Atmos. Chem. Phys. Discuss., 10, 26751-26812, 2010
www.atmos-chem-phys-discuss.net/10/26751/2010/
doi:10.5194/acpd-10-26751-2010
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under the Creative Commons Attribution 3.0 License.
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This discussion paper has been under review for the journal Atmospheric Chemistry and Physics (ACP). Please refer to the corresponding final paper in ACP.
Reconstructing ozone chemistry from Asian wild fires using models, satellite and aircraft measurements during the ARCTAS campaign
R. Dupont1, B. Pierce2, J. Worden1, J. Hair3, M. Fenn4, P. Hamer1, M. Natarajan3, T. Schaack5, A. Lenzen5, E. Apel6, J. Dibb7, G. Diskin3, G. Huey8, A. Weinheimer6, and D. Knapp6
1Jet Propulsion Laboratory, California Institute of Technology, Pasadena, CA, USA
2NOAA/NESDIS/STAR, Madison, WI, USA
3NASA Langley Research Center, Hampton, VA, USA
4Science Systems and Applications, Inc, Hampton, VA, USA
5Space Science and Engineering Center, University of Wisconsin, Madison, WI, USA
6National Center for Atmospheric Research, Boulder, CO, USA
7University of New Hampshire – EOS, Durham, NH, USA
8School of Earth and Atmospheric Sciences, Georgia Institute of Technology, Atlanta, GA, USA

Abstract. We use ozone (O3) and carbon monoxide (CO) satellite measurements from the Tropospheric Emission Spectrometer (TES), simulations from the Real-time Air Quality Modeling System (RAQMS) and aircraft data from the NASA DC8 aircraft to characterize the chemical and dynamical evolution of Asian wildfire plumes during the spring ARCTAS campaign 2008. On the 19 April, NASA DC8 O3 and aerosol Differential Absorption Lidar (DIAL) observed two biomass burning plumes originating from North-Western Asia (Kazakhstan) and South-Eastern Asia (Thailand) that advected eastward over the Pacific reaching North America in 10 to 12 days. Using both TES observations and RAQMS chemical analyses, we track the wildfire plumes from their source to the ARCTAS DC8 platform. Comparison between satellite O3 and CO measurements and model results show consistency when the TES averaging kernel and constraint vector are applied to the model. However, RAQMS CO simulations suggest that TES observations do not capture the full range of CO variability in the plume due to low sensitivity. In both plumes, exchanges between the stratosphere and the troposphere tend to be a major factor influencing O3 concentrations. However, fire emissions of ozone precursors increase photochemical ozone production, particularly in the Thailand wildfire plume. Analysis shows that the Kazakhstan plume is responsible for increases of O3 and CO mixing ratios up to 6.4 ppbv and 38 ppbv in the lower troposphere, and the Thailand plume is responsible for increases of O3 and CO mixing ratios up to 11 ppbv and 71 ppbv in the upper troposphere.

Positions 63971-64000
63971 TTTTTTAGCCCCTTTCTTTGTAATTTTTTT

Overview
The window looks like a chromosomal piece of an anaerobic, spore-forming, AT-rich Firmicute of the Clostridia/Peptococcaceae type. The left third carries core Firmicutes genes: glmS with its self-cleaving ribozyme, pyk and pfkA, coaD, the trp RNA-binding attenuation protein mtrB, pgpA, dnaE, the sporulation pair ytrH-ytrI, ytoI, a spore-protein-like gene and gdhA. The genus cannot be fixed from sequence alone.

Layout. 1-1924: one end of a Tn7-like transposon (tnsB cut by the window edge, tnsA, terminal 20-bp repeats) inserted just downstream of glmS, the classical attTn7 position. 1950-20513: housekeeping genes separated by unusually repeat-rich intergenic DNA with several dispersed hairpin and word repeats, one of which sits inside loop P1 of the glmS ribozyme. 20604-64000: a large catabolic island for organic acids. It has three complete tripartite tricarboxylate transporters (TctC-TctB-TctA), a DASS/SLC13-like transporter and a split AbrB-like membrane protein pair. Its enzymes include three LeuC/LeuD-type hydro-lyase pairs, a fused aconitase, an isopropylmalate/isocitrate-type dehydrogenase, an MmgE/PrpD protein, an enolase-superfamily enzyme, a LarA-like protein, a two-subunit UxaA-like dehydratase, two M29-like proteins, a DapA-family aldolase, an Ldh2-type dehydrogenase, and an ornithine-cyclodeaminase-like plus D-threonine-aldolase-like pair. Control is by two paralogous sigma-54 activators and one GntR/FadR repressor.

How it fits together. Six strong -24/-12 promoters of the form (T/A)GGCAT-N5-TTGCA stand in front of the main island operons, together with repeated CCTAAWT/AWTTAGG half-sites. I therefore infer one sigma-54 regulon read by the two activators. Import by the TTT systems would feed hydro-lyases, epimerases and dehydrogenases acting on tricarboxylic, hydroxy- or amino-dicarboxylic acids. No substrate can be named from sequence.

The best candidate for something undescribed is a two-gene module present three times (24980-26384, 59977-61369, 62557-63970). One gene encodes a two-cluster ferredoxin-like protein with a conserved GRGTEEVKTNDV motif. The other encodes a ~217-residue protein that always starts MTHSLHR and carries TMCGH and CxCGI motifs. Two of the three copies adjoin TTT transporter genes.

Citation: Dupont, R., Pierce, B., Worden, J., Hair, J., Fenn, M., Hamer, P., Natarajan, M., Schaack, T., Lenzen, A., Apel, E., Dibb, J., Diskin, G., Huey, G., Weinheimer, A., and Knapp, D.: Reconstructing ozone chemistry from Asian wild fires using models, satellite and aircraft measurements during the ARCTAS campaign, Atmos. Chem. Phys. Discuss., 10, 26751-26812, doi:10.5194/acpd-10-26751-2010, 2010.
 
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